Peter Gibbs hosts the horticultural panel programme from the Bishop's Palace in Wells.
Peter Gibbs hosts the horticultural panel programme from the Bishop's Palace in Wells. Bob Flowerdew, Anne Swithinbank and Matt Biggs answer the questions.
This week, the panellists offer their top three pieces of advice for a novice gardener, advise on how best to level out an uneven lawn, and compare notes on their favourite winter shrubs.
Also, they help a questioner battling with greedy house sparrows, try to coax an old Begonia into flowering, and offer tips on how to make heavy clay soil more manageable to garden on.
Claire Ratinon takes a different view of weeds. Should we just learn to love them?
Produced by Hannah Newton
Assistant Producer: Laurence Bassett
A Somethin' Else production for BBC Radio 4
Q – What three things would the panel suggest to turn a novice into a gardener?
Anne – Separate the landscape from the plants. For the plants you could collect cacti or succulents, intersectional peonies, bearded irises.
Bob – Don’t take on too much.
Q – We have an uneven lawn that I can’t afford to dig up and relay. I find it hard to spot the hollows. Do you have any tips?
Matt – You can lay turf on top of the hollows, surround with topsoil, and then scatter seed on top. Over time you won’t be able to notice the difference.
Bob – Borrow some geese and let them nibble the grass. Then you can spot the hollows easily and you can fill them in with soil.
Q – What are your favourite shrubs for this time of year?
Matt – Daphne bholua ‘Jaqueline Postill’. All Daphnes are good at this time of year.
Bob – Winter Honeysuckle (Locinera fragrantissima)
Anne – Witch Hazel (Hamamelis).
Q – Have you got any advice on how to stop hedge sparrows from eating my runner bean flowers?
Bob – Try putting some bird baths out so they have a source of water.
Anne – Are we talking about Hedge Sparrows or House Sparrows? Hedge Sparrows go around on their own or in pairs, and they are the Dunnocks; House Sparrows move around in little flocks.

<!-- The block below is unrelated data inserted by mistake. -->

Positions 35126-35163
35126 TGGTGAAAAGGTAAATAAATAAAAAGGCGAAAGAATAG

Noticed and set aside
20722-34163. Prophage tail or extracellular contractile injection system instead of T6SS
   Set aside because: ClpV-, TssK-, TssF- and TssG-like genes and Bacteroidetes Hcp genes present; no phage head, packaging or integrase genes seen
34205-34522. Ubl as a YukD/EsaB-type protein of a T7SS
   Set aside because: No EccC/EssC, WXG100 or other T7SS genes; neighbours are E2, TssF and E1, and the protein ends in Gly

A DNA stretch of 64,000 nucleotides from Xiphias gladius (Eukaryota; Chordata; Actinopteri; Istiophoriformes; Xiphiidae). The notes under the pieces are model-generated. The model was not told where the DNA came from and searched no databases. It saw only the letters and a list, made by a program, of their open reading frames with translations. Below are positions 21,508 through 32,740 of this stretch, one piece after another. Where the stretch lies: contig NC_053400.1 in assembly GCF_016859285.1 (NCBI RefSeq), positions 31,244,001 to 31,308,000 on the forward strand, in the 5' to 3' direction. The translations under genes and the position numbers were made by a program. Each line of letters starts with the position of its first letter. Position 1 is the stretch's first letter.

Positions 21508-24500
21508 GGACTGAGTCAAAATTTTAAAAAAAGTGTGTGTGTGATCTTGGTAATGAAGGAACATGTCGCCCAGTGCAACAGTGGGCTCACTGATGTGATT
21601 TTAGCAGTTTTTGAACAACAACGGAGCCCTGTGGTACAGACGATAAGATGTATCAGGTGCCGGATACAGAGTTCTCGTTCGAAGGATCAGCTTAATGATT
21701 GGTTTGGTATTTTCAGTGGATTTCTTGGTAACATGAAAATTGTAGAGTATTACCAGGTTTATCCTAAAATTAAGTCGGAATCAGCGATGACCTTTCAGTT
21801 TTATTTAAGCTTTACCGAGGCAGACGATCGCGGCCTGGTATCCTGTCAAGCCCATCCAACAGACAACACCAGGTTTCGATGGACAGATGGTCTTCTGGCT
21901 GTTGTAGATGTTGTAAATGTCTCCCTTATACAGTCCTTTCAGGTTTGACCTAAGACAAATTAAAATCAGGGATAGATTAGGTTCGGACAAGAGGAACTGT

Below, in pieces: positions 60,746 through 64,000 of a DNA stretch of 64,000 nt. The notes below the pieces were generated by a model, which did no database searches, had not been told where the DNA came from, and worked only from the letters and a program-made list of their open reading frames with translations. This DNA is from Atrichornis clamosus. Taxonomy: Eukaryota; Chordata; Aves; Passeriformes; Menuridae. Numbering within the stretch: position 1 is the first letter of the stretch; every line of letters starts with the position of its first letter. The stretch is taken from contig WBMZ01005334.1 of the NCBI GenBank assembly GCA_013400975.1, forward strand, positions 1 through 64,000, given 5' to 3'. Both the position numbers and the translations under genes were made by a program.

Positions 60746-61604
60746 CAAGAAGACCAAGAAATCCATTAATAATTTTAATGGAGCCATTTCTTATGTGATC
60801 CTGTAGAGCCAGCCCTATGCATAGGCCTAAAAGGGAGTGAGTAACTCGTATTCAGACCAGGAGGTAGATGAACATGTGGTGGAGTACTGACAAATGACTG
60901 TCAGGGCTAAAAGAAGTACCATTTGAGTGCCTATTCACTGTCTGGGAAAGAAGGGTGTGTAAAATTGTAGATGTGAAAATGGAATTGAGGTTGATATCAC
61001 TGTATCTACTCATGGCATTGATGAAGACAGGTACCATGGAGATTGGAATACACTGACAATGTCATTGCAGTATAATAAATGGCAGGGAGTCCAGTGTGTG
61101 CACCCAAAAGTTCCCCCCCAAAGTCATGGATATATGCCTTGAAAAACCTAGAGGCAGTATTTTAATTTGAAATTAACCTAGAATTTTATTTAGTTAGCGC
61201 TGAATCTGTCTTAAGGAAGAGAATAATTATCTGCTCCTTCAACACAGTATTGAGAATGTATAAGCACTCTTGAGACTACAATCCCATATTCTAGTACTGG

Bob – Get an aloe vera plant, mix the sap with water and then spray that on. It’s very bitter.
Anne – You could grow a dwarf variety like Hestia and that would make it easier to net.
Q – More than 30 years ago my dad bought my mum a Tiger Paw’s Begonia. How can I get it to flower? I have had it for thirteen years but had no luck.
Anne – Feed it with a high potash fertiliser like a very dilute tomato feed.
Matt – You could try Begonia sutherlandii – it is a beautiful flowering Begonia.
Q – I love Phormiums but on my sunny, well-drained clay they get out of control. They can reach 5m (16.5ft) in five years. How can I tame them? Or are there any smaller varieties?
Bob – The dark-leaved ones are slightly less vigorous than the green ones. If you put the dark ones in a vase with some Nerines it’s a beautiful black/pink combination.
Anne – There’s one called ‘Alison Blackman’. Or ‘Sundowner’. ‘Maori Sunset’ or ‘Mauri Queen’. I dig up and divide them every four years.
Matt – Try growing them in smaller pots so they’re easier to manage.
Panel seed suggestions:
Bob – Night-scented Stock or Virginian Stock
Anne – Echium vulgare (Viper’s Bugloss)
Matt – Field poppy (Papaver rhoeas)
Q – How can I make the clay soil in my garden more manageable?
Bob – As much organic material as you can lay your hands on. Mushroom compost is good. It will take a couple of years though. If you’re not growing a lot of ericaceous plants then adding lime will help. Sand and grit help but they are heavy.
Anne – I’d put some beds on top of the soil
Matt – I use untreated railway sleepers to raise the ground by about four inches and then put well-rotted organic matter on top. Then I use raised bed for my vegetables.